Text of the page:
The art market has been extremely dynamic for many years, even the pandemic could not break this dynamic, auction houses are recording record sales. More and more new target groups are finding their way to art, be it through new distribution channels or through extraordinary events.
Unfortunately, this boom also has its dark side. Where there is a lot of money at stake, the demimonde is also easy to find.
Headlines such as the one about Inigo Philbrick, a London art dealer who obtained over $86 million through various fraudulent practices, or Wolfgang Beltracchi – also dubbed the German master forger, prove what insiders are already familiar with: the art market is certainly not only made up of philanthropic gentlemen talking in the finest Oxford English about current trends and the art-historical significance of the avant-garde – there are plenty of black sheep!
The case surrounding New York’s oldest art gallery Knoedler reveals that even seemingly established institutions need to be critically reflected upon and that even the former chairman of the world’s top-selling auction house – Dominico De Sole – privately fell for an art forgery. The publication of the Knoedler scandal, in which more than $80 million worth of fake artworks were sold, has now also drawn the attention of the mass media to the non-transparent market mechanisms and brought the Netflix documentary “Made you look” to light.
However, the problems mentioned are not only to be found in the field of “blue chip art”. Hubertus Butin – expert in the field of art forgeries and art historical assistant to Gerhard Richter – describes in his book “Kunstfälschungen – Das betrügliche Objekt der Begierde” (Art Forgeries – The Fraudulent Object of Desire) that an estimated 50 per cent of the art prints on the market are forgeries and that most forgeries occur in the low thousands, as auction houses, galleries and collectors do not look that closely here. How do the authorities react to this state of affairs? Auction houses are usually not liable, art dealers themselves have been deceived and the forgers themselves produce abroad.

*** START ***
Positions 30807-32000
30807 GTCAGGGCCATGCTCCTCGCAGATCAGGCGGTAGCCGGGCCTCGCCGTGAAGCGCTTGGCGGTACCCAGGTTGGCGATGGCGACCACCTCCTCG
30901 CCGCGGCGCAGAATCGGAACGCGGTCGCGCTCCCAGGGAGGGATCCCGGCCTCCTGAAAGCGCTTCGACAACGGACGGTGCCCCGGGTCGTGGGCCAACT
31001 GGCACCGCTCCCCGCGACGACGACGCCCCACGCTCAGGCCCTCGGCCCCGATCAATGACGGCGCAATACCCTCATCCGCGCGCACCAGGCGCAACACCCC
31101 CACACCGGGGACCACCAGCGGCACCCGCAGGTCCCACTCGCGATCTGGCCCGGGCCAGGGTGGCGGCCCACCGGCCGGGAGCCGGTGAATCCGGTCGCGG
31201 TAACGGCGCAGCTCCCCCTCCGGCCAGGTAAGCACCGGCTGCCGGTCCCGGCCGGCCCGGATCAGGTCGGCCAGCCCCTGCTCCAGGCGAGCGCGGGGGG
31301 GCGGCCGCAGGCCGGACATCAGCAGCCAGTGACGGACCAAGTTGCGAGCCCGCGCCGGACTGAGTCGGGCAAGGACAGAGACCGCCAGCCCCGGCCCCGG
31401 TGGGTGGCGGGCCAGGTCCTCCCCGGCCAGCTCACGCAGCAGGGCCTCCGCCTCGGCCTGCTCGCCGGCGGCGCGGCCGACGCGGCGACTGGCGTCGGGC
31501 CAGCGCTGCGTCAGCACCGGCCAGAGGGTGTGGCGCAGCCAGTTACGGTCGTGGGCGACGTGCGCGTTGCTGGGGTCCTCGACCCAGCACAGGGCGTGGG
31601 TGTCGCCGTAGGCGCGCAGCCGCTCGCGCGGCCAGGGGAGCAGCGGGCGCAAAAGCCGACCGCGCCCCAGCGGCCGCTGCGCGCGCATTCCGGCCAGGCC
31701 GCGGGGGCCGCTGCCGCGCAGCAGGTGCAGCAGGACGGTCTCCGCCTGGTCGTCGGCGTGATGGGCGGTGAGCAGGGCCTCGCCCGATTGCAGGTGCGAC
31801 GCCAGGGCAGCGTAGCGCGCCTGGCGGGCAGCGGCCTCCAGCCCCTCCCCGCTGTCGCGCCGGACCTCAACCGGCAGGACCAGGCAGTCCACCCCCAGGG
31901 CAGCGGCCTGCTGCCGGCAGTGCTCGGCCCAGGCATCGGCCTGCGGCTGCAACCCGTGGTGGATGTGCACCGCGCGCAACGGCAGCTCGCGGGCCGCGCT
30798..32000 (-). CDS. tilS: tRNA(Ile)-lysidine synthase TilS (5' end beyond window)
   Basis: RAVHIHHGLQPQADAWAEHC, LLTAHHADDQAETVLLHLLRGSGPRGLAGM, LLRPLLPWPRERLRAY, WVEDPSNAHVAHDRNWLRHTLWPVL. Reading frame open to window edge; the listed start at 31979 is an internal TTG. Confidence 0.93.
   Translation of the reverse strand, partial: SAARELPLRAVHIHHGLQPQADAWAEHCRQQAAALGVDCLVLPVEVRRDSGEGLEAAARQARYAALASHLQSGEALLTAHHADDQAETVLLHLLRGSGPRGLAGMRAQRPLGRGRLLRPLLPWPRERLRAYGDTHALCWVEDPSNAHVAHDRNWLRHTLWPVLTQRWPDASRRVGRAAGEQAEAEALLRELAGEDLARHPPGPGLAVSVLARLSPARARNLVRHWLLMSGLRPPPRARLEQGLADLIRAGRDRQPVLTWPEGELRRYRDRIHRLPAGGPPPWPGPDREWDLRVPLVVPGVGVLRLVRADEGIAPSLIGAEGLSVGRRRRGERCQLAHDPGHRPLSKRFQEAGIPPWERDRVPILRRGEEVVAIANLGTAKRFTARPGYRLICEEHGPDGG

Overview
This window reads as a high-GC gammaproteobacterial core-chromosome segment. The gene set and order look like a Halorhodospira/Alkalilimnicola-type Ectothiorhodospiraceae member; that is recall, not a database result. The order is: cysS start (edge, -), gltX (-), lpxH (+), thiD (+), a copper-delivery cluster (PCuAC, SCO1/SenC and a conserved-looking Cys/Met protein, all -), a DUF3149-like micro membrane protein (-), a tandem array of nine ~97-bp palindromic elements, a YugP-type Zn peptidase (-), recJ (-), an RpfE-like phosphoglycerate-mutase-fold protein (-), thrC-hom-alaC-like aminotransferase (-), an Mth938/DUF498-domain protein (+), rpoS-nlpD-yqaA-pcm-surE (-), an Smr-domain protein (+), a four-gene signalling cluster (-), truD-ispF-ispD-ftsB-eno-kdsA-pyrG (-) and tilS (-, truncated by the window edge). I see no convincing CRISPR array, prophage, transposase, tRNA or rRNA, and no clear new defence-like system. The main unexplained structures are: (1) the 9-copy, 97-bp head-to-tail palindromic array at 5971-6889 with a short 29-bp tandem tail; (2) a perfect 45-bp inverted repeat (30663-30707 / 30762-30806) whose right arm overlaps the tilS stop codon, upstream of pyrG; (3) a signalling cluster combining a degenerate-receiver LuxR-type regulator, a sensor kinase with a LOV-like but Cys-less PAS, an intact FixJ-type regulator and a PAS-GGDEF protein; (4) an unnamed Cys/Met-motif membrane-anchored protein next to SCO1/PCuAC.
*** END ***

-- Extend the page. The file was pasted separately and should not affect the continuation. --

But how can private individuals continue to enjoy art and participate in this exciting market without falling for forgeries or even promoting them? The Keil Collection Heidelberg has spoken to experts from various areas of the art market and they all agree on one point:
Ask, research, keep calm and ask again!
Before buying any art, the seller should be asked in detail about the so-called provenance of the work. How and when did it come into his possession? Has it already been presented to experts? What should be done if it subsequently turns out to be a forgery? A renowned Berlin art dealer has given the Keil Collection some important advice: “Hands off time-critical offers à la the estate has to be sold in the next few days – we don’t have time to examine the works. People who have an interest in the honest sale of their art will also be able to be patient for a few days”.
And what does this have to do with Peter Robert Keil?
Well – a large number of paintings and other objects by PETER ROBERT KEIL, whom we hold in high esteem, can also be found on the internet. And the inclined collector has been asking himself or herself for a long time:
- Could Peter Robert Keil have created all this himself?
- How can the overly clear differences in quality be explained?
- What about the credibility of alleged provenance documents?
A little research quickly shows that the utmost caution is also called for with regard to Peter Robert Keil. Many of the works seem to be of rather dubious provenance.
- What does the stamp of a “Keil Museum” in Florida prove if this museum does not exist?
- What does a blank certificate mean if it does not refer to a specific image?
- And how serious is a certificate on the stationery of a well-known hotel in Dubai? Isn’t its aristocratic appearance supposed to convey nobility where caution would be appropriate?
And if the documents are already so dubious, what about the works that are supposed to be legitimised by them? It is hardly to be assumed that a genuine Peter Robert Keil has to be documented with a fictitious museum stamp, and doesn’t a confirmation on hotel stationery immediately nourish doubts about the authenticity of the work “certified” on it?
In order to finally bring light into the darkness here, the Keil Collection Heidelberg has set up a Zertifizierungsprozess since 2014 that follows very strict rules. A four-eye principle – Peter Robert Keil and the art historian Dr. Hoge – examine the respective work under the most diverse aspects and thus form an opinion about the authenticity of the work.
In the meantime, more than 20 certification dates have taken place, during which more than 7000 works have been certified. There is a first volume of the works directory, the second volume is planned for 2023.
Because not everywhere that says Peter Keil on it is also PETER ROBERT Keil in it!